The Marshall Project reports on the death of Dollree Mapp, the eponymous defendant of the landmark decision in Mapp v. Ohio.
The woman behind the ruling, Dollree “Dolly” Mapp, died six weeks ago in a small town in Georgia, with virtually no notice paid. She was 91, as best we can tell.
Mapp’s life was as colorful and momentous as her death was quiet. She went from being a single teenage mother in Mississippi to associating with renowned boxers and racketeers in Cleveland to making her way in New York City, where she launched one business after another. “Some of them were legitimate, and some of them were whatever they were,” said her niece, Carolyn Mapp, who looked after her aunt in her final years. Along the way she tangled with police, and when she stood up to them in Cleveland – a black woman, staring down a phalanx of white officers in the 1950s – she made history.
The obituary has a detailed account of the search of Mapp’s home.
In May of that year, police were investigating a bombing at the house of Don King – a numbers racketeer who later became a famed boxing promoter – when they received a tip that a suspect might be hiding in Mapp’s home. Three officers showed up at Mapp’s place, demanding to be let in. Mapp refused. She called a lawyer, who advised her to relent only if police produced a warrant. Even then, the lawyer told her, she should make sure to read it. About three hours later, the police, now between 10 and 15 in number, pried a door to force their way in. A lieutenant, waving a piece of paper, said they had a warrant. Mapp asked to see it. The lieutenant told her no. So Mapp grabbed the paper from him and stuffed it down the front of her blouse. She would later testify to what happened next:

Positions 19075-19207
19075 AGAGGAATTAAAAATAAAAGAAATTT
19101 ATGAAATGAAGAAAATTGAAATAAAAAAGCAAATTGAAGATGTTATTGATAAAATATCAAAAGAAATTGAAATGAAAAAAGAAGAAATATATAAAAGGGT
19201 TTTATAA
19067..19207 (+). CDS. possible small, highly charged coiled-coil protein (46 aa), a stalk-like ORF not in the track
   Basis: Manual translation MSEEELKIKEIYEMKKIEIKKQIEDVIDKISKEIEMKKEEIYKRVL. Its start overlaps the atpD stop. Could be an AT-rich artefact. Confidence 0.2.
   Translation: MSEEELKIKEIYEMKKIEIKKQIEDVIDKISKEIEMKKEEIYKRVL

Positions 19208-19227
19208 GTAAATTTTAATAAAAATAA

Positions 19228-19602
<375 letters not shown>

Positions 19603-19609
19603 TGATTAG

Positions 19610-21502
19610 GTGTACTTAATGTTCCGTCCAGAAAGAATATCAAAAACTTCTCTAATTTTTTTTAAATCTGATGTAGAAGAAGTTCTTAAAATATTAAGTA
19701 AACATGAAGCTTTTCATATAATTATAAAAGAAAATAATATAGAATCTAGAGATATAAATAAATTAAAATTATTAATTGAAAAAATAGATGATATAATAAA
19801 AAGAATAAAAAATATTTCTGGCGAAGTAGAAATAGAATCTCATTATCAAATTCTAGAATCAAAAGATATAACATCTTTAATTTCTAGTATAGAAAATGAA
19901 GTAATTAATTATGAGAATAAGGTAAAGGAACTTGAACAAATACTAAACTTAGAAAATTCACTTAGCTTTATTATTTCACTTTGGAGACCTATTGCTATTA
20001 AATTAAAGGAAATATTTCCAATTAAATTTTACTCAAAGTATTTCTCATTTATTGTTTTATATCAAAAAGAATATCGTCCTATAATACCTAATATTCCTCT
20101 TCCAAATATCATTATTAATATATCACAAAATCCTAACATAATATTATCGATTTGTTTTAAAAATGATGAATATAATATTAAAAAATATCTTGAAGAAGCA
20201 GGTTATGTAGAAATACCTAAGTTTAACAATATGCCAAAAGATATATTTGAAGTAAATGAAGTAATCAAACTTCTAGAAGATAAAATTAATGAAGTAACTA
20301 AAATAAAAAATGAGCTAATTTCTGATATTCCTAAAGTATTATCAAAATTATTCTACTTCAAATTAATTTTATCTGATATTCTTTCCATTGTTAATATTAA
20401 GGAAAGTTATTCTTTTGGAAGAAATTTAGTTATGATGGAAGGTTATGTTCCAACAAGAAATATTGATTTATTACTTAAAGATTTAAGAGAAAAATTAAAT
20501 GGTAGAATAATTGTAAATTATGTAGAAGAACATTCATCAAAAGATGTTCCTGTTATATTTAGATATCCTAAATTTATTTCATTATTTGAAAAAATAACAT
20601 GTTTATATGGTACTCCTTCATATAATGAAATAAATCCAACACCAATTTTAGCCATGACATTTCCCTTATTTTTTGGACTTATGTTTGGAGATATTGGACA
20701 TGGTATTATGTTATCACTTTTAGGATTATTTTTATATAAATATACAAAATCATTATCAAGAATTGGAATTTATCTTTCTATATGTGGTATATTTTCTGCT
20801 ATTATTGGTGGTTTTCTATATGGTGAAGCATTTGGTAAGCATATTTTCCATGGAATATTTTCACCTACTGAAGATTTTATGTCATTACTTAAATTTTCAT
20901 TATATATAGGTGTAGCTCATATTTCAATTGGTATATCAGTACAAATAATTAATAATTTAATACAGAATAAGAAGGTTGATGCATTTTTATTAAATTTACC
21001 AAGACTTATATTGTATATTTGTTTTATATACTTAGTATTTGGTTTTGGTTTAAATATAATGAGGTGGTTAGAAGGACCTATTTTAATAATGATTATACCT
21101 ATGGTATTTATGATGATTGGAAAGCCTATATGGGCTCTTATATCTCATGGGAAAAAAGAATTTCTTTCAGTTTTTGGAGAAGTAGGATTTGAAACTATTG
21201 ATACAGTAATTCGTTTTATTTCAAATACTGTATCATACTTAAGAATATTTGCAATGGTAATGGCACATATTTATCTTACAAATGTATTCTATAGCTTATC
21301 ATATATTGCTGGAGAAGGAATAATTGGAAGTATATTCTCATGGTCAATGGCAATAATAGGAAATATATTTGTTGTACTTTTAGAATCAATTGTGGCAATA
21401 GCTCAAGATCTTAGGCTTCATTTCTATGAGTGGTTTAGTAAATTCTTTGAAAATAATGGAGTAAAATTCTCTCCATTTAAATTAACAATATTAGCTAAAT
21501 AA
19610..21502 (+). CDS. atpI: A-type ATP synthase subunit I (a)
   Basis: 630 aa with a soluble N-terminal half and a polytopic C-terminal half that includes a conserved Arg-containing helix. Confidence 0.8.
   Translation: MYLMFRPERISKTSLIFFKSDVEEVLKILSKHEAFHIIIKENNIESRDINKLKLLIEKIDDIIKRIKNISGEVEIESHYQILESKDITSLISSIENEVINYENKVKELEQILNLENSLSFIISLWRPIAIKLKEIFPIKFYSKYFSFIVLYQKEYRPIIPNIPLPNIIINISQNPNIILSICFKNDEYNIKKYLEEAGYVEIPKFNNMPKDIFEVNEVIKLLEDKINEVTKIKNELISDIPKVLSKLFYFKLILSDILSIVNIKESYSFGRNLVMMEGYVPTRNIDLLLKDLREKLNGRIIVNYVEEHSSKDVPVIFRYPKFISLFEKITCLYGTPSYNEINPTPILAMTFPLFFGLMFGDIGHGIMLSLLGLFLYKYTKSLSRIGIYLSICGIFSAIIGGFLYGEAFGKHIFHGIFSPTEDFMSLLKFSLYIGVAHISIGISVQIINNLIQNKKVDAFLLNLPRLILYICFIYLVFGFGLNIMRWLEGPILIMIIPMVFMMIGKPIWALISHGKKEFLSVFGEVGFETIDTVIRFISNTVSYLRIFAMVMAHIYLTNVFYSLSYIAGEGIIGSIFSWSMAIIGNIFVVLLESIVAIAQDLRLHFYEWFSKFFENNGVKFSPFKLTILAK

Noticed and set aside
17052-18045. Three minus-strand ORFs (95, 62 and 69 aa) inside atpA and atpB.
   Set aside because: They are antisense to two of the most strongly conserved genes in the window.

“What are we going to do now?” one of the officers asked.
“I’m going down after it,” a sergeant said.
“No, you are not,” Mapp told the sergeant.
But the sergeant “went down anyway,” grabbing the paper back and keeping Mapp from ever reading it. In years to come, she would say she suspected the paper was blank.
One of the most fascinating aspects of Mapp v. Ohio was that it was originally viewed as an obscenity prosecution, but the Court repositioned it as an exclusionary act case.
The police found the man they were looking for (although he was later cleared in the bombing). But the search didn’t end there. Led by the sergeant who had retrieved the dubious warrant – a man who would later say Mapp had “a swagger about her” – police searched every room, upstairs and down, rummaging through boxes and drawers. During this search they found a pencil sketch of a nude and four books considered obscene, with titles that included “Memoirs of a Hotel Man” and “Affairs of a Troubadour.” Mapp told police the materials belonged to a former roomer, for whom she had stored them. But she was charged under an Ohio law that made possession of obscene material a felony. At trial, Mapp testified that when an officer found the books, “I told him not to look at them, they might embarrass him.” The jury took 20 minutes to convict, after which Mapp was sentenced to up to seven years.…In their initial consideration of the case all nine justices agreed that the obscenity law violated the First Amendment. But when Associate Justice Tom C. Clark drafted the majority opinion, he shifted the focus of the case to the Fourth Amendment, which prohibits unreasonable search and seizure. By the time Mapp’s case reached the Supreme Court, it had become clear that the police never had obtained a warrant to search Mapp’s home.
Update: The Times has this obituary, and manages to take a swipe at the Roberts Court:
The current chief justice, John G. Roberts Jr., was a lawyer in the Reagan administration in the 1980s and helped it attack the exclusionary rule through litigation, proposed legislation and other means. In 2009, he wrote the majority opinion in Herring v. United States, a 5-to-4 decision that upheld the conviction of Bennie D. Herring after a search led to his arrest on drug and weapons charges based on false information that he was the subject of a warrant.
Some of the rule’s supporters worry that it could be significantly weakened or abolished under the current court. Jeffrey Fisher, a professor at Stanford Law School, said the issue would most likely go before the high court again as Herring is interpreted by lower courts.
“Some are reading Herring broadly,” Mr. Fisher said, “and some narrowly.”